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The 'longevity bottleneck' hypothesis: Research suggests that dinosaurs may have influenced how human beings age

Research suggests that dinosaurs may have influenced how human beings age
The evolution of mammals and the longevity bottleneck hypothesis. Synapsids, reptile-like ancestors to mammals, diverged from sauropsids, the ancestors of dinosaurs, birds, and reptiles, over 300 mya. After the Triassic–Jurassic extinction event, about 200 mya dinosaurs became the dominant predators. By contrast, mammals survived by becoming small nocturnal insectivores but growing in size once the dinosaurs disappeared after the Cretaceous–Paleogene extinction event, about 66 mya. The longevity bottleneck hypothesis states that early mammals spending over 100 million years as small, short-lived animals led to gene loss or inactivation of traits associated with longevity and left a legacy that is observed in the marked aging phenotype of modern mammals, in particular in long-lived species such as humans. EE, extinction event. The Cenozoic is featured for simplicity but encompasses three periods (Paleogene, Neogene and Quaternary). Silhouettes from phylopic.org. Credit: BioEssays (2023). DOI: 10.1002/bies.202300098

Human aging may have been influenced by millions of years of dinosaur domination according to a new theory from a leading aging expert. The 'longevity bottleneck' hypothesis has been proposed by Professor Joao Pedro de Magalhaes from the University of Birmingham in a new study published in BioEssays. The hypothesis connects the role that dinosaurs played over 100 million years with the aging process in mammals.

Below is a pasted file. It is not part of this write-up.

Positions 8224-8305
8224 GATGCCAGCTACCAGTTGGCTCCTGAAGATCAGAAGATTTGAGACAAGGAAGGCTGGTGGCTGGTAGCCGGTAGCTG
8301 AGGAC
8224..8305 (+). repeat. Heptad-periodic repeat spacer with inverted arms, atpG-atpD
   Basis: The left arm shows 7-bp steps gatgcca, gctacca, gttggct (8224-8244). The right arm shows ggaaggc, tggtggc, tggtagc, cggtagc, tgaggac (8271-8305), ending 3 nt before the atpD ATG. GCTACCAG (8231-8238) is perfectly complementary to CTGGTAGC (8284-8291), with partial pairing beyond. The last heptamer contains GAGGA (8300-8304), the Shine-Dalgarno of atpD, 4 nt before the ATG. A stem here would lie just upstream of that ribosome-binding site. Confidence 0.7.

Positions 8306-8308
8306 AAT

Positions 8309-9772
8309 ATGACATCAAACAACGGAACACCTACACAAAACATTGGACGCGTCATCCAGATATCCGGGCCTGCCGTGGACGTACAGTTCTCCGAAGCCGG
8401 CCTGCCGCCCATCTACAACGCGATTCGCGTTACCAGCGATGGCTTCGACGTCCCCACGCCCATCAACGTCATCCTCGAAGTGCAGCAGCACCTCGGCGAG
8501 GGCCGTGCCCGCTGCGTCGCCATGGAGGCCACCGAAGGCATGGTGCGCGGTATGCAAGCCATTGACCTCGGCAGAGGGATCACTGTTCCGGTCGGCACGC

While some reptiles and amphibians show no significant signs of aging, all mammals—including humans—show a marked .

Professor de Magalhaes' hypothesis suggests that during the Mesozoic Era, mammals faced persistent pressure for rapid reproduction during the reign of dinosaurs, which over 100 million years led to the loss or inactivation of genes associated with , such as processes associated with tissue regeneration and DNA repair.

Joao Pedro de Magalhaes, Professor of Molecular Biogerontology at the Institute of Inflammation and Aging at the University of Birmingham, said, "The 'longevity bottleneck hypothesis' may shed light on evolutionary forces that have shaped the mammalian aging over millions of years. While humans are among the longest-living animals, there are many reptiles and other animals that have a much slower aging process and show minimal signs of senescence over their lives."

"Some of the earliest mammals were forced to live towards the bottom of the food chain and have likely spent 100 million years during the age of the dinosaurs evolving to survive through rapid reproduction. That long period of evolutionary pressure has, I propose, an impact on the way that we humans age."

"We see examples in the animal world of truly remarkable repair and regeneration. That would have been unnecessary for early mammals that were lucky not to end up as T. rex food. While we now have a plethora of mammals—including humans, whales, and elephants—that grow big and live long, we and these mammals live with the genetic constraints from the Mesozoic era, and we age surprisingly faster than many reptiles."

"While just a hypothesis at the moment, there are lots of intriguing angles to take this, including the prospect that cancer is more frequent in than other species due our evolutionary history."

More information: João Pedro de Magalhães, The longevity bottleneck hypothesis: Could dinosaurs have shaped ageing in present‐day mammals?, BioEssays (2023). DOI: 10.1002/bies.202300098

Journal information: BioEssays

Citation: The 'longevity bottleneck' hypothesis: Research suggests that dinosaurs may have influenced how human beings age (2023, November 29) retrieved 23 February 2024 from https://phys.org/news/2023-11-longevity-bottleneck-hypothesis-dinosaurs-human.html
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